Laia Navarro Sola (Northwestern)
February 5 @ 12:00 - 13:15
“Secondary School Expansion through Televised Lessons: The Labor Market Returns of the Mexican Telesecundaria”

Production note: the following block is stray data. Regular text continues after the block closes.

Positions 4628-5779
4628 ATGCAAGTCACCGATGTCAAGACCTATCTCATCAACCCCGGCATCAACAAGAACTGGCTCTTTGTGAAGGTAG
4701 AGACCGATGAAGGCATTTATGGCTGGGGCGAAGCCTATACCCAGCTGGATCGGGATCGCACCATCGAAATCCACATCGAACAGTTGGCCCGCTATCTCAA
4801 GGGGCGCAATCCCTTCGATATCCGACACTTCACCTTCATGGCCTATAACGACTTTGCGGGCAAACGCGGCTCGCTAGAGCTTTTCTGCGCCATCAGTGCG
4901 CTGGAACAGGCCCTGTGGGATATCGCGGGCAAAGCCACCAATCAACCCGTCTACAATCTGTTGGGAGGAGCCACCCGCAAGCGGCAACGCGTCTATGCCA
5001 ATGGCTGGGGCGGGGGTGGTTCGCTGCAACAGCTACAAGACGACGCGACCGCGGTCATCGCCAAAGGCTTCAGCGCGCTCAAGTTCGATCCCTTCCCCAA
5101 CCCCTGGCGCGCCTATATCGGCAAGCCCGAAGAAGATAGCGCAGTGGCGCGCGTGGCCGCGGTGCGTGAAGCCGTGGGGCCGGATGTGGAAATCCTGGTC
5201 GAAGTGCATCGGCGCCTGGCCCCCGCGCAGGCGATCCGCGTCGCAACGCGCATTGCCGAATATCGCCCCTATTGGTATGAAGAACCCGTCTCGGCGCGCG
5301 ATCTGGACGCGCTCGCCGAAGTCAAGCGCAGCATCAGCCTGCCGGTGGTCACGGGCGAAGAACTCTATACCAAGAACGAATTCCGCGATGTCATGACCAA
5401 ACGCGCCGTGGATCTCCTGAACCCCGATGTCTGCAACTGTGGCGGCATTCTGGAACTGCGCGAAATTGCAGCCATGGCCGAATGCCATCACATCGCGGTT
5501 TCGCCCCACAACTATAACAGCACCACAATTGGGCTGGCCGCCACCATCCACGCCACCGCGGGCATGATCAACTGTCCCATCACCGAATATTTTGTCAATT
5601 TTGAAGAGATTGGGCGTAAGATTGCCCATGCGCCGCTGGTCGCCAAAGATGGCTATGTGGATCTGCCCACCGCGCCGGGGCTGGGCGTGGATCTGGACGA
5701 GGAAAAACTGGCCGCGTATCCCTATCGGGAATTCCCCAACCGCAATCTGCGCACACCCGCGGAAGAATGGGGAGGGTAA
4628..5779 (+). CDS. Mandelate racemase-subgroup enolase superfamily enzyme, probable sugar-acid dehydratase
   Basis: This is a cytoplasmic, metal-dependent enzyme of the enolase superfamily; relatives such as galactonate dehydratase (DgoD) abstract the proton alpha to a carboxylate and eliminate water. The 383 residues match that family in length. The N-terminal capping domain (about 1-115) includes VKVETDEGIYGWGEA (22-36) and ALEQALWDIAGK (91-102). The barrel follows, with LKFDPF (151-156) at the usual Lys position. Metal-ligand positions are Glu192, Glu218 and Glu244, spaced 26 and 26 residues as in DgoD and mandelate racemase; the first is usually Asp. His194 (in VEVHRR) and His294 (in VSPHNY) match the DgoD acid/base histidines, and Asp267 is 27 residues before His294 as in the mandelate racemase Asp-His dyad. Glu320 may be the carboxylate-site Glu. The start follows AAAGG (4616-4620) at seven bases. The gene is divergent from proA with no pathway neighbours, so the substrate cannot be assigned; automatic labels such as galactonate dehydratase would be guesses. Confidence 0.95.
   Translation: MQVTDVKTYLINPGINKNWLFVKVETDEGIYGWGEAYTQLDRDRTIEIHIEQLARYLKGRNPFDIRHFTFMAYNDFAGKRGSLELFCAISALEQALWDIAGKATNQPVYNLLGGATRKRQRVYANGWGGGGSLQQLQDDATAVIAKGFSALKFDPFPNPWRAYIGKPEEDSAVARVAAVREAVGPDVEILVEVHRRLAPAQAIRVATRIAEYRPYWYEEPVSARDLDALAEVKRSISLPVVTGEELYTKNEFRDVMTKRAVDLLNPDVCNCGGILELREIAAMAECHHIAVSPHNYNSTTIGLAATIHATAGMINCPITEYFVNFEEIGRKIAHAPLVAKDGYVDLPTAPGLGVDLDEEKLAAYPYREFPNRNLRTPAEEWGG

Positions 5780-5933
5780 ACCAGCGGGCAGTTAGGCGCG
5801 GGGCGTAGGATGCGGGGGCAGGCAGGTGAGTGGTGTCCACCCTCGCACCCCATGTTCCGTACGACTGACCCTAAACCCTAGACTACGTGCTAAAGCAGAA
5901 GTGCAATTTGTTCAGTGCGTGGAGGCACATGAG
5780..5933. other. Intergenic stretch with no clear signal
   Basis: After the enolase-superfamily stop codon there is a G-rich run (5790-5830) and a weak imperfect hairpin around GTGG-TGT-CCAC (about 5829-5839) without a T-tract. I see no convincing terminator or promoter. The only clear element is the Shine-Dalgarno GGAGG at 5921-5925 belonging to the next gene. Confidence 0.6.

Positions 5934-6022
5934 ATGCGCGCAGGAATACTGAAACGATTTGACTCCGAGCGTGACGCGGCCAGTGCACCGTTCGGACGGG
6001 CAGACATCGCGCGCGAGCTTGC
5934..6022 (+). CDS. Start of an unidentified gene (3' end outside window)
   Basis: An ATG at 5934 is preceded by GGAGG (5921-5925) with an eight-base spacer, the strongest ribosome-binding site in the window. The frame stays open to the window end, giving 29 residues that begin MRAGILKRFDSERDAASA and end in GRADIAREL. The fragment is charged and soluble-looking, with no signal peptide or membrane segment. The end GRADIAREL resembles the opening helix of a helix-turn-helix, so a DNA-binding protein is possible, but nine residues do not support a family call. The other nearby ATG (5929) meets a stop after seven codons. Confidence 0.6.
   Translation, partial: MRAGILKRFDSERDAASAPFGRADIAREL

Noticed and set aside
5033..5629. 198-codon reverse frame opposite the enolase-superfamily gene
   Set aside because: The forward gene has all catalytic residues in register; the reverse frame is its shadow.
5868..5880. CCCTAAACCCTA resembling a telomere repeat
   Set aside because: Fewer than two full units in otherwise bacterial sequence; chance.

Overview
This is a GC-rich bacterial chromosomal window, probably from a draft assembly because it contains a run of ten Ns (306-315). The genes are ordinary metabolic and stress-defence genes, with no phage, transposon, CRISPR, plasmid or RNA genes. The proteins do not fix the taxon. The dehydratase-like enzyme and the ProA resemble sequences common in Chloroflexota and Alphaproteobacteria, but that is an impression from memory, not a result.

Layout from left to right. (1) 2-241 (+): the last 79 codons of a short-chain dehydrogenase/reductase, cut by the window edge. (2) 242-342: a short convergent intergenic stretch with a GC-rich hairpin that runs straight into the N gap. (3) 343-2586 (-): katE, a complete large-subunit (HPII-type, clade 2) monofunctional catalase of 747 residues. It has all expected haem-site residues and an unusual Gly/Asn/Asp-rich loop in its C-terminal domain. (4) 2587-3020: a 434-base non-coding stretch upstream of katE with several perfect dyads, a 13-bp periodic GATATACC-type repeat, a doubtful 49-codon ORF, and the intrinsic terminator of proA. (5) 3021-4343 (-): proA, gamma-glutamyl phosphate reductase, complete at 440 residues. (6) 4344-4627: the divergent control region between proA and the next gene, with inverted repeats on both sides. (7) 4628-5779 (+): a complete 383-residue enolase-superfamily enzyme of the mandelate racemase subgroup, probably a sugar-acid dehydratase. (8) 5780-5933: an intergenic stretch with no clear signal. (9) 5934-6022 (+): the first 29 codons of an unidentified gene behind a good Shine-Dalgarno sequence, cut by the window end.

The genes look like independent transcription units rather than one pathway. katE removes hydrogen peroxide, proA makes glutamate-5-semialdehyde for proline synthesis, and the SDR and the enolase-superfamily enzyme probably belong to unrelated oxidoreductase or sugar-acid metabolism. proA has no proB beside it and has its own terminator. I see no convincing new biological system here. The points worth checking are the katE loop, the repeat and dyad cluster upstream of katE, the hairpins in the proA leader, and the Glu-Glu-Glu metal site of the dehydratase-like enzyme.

Abstract: In areas where there is an insufficient supply of qualified teachers, delivering instruction through technology may be a solution to meet the demand for education. This paper analyzes the educational and labor market impacts of an expansion of junior secondary education in Mexico through telesecundarias – schools using televised lessons, currently serving 1.4 million students. To isolate the effects of telesecundarias, I exploit their staggered rollout from 1968 to present. I show that for every additional telesecundaria per 50 children, ten students enroll in junior secondary education and two pursue further education. Using the telesecundaria expansion as an instrument, I find that an additional year of education induced by telesecundaria enrollment increases average income by 17.6%. This increase in income comes partly from increased labor force participation and a shift away from agriculture and the informal sector. Since schooling decisions are sequential, the estimated returns combine the direct effect of attending telesecundarias and the effects of further schooling. I decompose these two effects by interacting the telesecundaria expansion with baseline access to upper secondary institutions. Roughly 84% of the estimated returns come directly from junior secondary education, while the remaining 16% are returns to higher educational levels.